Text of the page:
A capacitor can be made physically using two parallel conducting plates which are held close together (but not touching). Electric charge can be stored in a capacitor by applying a voltage across the plates.
The defining equation of a capacitor is
where is now the current in Amperes. Note that, by convention, the current is taken to be positive when flowing from plus to minus across the capacitor (see the arrow in Fig.E.1 which indicates the direction of current flow--there is only one current flowing clockwise around the loop formed by the voltage source, resistor, and capacitor when an external voltage is applied).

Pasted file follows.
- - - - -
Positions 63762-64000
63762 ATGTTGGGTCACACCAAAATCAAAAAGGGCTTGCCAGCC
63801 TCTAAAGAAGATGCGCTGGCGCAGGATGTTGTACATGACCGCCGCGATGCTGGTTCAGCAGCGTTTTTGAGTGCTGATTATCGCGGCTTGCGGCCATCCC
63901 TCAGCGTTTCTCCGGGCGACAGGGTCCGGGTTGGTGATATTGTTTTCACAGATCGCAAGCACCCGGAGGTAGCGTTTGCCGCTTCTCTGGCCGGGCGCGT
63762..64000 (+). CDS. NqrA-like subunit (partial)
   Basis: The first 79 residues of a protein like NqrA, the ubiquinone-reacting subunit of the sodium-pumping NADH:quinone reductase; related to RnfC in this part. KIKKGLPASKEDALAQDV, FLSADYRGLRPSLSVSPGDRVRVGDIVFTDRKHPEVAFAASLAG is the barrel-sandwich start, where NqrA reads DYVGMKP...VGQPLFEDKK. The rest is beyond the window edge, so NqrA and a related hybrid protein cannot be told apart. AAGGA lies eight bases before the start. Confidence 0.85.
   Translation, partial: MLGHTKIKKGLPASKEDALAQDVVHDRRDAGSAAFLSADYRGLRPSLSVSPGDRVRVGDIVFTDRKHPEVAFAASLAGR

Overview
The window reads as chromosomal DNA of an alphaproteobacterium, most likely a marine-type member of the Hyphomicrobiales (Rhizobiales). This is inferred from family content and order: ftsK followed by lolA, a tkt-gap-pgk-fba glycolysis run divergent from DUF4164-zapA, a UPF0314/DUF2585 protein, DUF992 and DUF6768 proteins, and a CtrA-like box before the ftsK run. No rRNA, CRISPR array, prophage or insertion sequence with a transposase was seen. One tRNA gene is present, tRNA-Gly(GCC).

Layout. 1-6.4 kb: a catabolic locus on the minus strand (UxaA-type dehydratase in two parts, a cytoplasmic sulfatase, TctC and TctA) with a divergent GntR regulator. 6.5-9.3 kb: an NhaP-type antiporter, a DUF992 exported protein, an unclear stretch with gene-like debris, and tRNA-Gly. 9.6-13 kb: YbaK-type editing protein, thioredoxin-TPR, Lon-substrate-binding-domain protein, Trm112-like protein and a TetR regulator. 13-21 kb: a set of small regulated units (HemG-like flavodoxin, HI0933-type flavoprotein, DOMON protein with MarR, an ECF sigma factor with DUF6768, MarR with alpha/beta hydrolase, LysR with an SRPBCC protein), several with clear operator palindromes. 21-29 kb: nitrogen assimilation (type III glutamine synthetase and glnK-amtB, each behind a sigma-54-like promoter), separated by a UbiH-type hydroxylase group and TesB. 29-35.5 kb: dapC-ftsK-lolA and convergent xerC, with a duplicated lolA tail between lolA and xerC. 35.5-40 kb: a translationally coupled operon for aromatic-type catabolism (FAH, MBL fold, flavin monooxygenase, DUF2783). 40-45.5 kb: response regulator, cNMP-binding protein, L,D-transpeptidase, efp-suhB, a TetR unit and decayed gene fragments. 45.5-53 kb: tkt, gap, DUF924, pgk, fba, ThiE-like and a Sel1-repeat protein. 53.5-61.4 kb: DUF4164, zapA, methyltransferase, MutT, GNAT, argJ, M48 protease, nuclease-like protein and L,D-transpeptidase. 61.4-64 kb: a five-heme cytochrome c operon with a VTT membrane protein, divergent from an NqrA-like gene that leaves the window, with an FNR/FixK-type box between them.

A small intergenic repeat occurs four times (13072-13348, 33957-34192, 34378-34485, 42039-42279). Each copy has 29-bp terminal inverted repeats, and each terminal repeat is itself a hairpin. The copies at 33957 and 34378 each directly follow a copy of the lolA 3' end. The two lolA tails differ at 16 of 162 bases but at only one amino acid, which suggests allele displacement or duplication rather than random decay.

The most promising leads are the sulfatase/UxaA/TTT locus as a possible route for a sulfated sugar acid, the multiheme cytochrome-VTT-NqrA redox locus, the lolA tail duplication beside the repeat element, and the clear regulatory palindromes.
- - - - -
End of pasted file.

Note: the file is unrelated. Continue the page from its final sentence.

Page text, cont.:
Taking the Laplace transform of both sides gives
by the differentiation theorem for Laplace transforms (§D.4.2).
Assuming a zero initial voltage across the capacitor at time 0 , we have
We call this the driving-point impedance of the capacitor. The driving-point impedance facilitates steady state analysis (zero initial conditions) by allowing the capacitor to be analyzed like a simple resistor, with value Ohms.